Frances Shepherd, MD
Results of a large phase III trial testing the efficacy of the investigational vaccine L-BLP25 (formerly known as Stimuvax) in patients with advanced lung cancer found that the vaccine failed to show a statistically significant improvement in overall survival (OS) when compared with a placebo, according to a statement released by Merck KGaA.
However, the drug did show promising results in certain subgroups of patients, and Merck, which has licensed the drug from US manufacturer Oncothyreon, is moving forward with another phase III trial as well as more detailed analyses from the current trial.
L-BLP25 is an active cancer immunotherapy designed to target MUC1, a cell surface glycoprotein expressed in several types of cancer, including non-small cell lung cancer (NSCLC). Studies have shown that it is associated with tumor growth and survival.
The phase III Stimulating Targeted Antigenic Responses To
NSCLC (START) trial enrolled 1514 patients who had unresectable, stage IIIA or IIIB NSCLC and had a response or stable disease after at least two cycles of platinum-based chemoradiotherapy. Patients were randomized to receive either L-BLP25 or a placebo. The study showed no statistically significant improvement in OS, the primary endpoint of the study.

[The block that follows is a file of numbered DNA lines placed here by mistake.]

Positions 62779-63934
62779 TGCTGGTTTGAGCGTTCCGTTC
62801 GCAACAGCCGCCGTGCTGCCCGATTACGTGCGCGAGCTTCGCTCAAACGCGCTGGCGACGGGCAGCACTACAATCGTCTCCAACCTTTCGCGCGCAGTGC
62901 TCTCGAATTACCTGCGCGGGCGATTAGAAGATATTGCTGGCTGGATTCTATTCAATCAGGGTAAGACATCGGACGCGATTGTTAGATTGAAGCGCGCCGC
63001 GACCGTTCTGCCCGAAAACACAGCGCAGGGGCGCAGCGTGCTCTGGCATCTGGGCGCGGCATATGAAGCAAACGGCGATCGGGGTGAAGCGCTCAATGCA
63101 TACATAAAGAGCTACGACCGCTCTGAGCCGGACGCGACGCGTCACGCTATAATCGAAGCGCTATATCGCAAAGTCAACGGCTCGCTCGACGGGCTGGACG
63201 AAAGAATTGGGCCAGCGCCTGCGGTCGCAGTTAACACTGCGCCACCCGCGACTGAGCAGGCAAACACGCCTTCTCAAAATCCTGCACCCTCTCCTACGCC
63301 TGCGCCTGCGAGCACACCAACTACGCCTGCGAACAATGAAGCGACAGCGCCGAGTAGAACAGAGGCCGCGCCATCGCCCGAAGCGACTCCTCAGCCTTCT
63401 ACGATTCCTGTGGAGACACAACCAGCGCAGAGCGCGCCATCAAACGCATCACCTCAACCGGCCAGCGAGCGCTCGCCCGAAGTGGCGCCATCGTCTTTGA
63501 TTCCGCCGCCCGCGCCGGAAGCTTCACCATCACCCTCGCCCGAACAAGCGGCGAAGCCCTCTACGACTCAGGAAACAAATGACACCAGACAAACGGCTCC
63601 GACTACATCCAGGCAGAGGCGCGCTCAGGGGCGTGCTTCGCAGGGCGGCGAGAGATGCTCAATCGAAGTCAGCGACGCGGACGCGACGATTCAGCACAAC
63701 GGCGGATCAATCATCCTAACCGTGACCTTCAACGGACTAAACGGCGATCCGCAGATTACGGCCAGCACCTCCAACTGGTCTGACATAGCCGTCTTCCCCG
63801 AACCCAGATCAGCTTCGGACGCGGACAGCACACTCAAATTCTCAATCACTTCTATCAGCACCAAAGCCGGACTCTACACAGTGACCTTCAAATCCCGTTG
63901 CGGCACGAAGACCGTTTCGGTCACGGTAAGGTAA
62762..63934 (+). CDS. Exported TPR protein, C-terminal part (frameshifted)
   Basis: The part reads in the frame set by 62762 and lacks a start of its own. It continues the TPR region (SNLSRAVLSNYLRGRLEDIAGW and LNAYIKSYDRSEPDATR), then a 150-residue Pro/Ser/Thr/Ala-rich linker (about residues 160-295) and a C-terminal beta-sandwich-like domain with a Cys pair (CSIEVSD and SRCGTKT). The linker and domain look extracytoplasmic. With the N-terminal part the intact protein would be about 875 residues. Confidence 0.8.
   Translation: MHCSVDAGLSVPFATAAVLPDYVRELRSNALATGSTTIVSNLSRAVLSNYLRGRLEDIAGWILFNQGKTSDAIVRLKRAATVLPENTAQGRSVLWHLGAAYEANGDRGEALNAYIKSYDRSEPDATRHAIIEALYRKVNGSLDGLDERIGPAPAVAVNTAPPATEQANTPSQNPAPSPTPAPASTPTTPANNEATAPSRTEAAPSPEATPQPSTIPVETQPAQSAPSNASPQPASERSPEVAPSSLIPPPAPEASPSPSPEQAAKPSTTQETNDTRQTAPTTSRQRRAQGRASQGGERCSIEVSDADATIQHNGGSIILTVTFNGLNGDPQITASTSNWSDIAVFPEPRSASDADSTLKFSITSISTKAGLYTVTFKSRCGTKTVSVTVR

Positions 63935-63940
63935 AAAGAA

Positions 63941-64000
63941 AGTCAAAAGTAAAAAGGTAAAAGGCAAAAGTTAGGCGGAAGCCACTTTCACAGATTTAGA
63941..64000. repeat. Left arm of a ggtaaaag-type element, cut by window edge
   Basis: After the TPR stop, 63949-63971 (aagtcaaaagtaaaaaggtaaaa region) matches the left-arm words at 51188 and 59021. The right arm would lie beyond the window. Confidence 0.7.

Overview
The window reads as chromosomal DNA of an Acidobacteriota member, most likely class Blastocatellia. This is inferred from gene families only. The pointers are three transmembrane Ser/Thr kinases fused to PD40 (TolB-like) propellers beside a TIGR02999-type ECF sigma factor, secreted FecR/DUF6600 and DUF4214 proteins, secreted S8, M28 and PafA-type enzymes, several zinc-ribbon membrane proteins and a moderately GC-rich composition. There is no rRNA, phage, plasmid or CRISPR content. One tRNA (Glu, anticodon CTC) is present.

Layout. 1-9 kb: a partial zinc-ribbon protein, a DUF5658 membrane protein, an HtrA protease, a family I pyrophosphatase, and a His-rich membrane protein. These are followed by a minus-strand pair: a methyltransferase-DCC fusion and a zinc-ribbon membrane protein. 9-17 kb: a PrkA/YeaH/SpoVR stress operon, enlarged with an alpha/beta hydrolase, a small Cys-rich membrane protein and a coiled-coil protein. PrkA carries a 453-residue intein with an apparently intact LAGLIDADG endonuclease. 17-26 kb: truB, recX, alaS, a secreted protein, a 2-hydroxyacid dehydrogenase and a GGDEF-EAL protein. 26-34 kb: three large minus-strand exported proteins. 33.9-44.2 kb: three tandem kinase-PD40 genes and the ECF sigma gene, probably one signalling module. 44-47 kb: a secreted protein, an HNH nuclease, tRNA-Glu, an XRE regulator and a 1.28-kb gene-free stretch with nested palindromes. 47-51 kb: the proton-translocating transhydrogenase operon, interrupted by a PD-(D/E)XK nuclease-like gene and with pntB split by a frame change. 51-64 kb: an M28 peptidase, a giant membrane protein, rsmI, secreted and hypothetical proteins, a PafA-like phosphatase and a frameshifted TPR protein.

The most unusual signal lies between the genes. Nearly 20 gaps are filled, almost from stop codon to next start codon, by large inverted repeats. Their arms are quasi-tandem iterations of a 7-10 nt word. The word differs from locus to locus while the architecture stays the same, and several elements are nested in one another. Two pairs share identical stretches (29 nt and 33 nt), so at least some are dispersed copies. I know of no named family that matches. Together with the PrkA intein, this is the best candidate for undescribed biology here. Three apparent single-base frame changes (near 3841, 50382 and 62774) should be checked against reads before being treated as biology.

“It is disappointing that the START trial did not meet its primary endpoint, in particular for patients suffering from NSCLC,” said Frances Shepherd, MD, Scott Taylor Chair in Lung Cancer Research at the Princess Margaret Hospital and Professor of Medicine at the University of Toronto, Canada, and Coordinating Investigator of the START trial, in a statement. “However, notable treatment effects were observed in certain subgroups of patients and warrant further investigation of L-BLP25.”
In a statement, Merck said that further analyses of the START trial data are planned, and the results of the trial will be submitted for publication in a peer-reviewed journal as well as presented at a future international scientific meeting. The company is moving forward with its INSPIRE trial, a phase III, multicenter, randomized, double-blind, placebo-controlled clinical trial designed to evaluate the efficacy, safety and tolerability of L-BLP25 in patients of Asian heritage suffering from unresectable, stage IIIA or IIIB NSCLC who have had a response or stable disease after at least two cycles of platinum-based chemoradiotherapy. The goal is to enroll 420 patients across China, Hong Kong, Korea, Singapore, and Taiwan.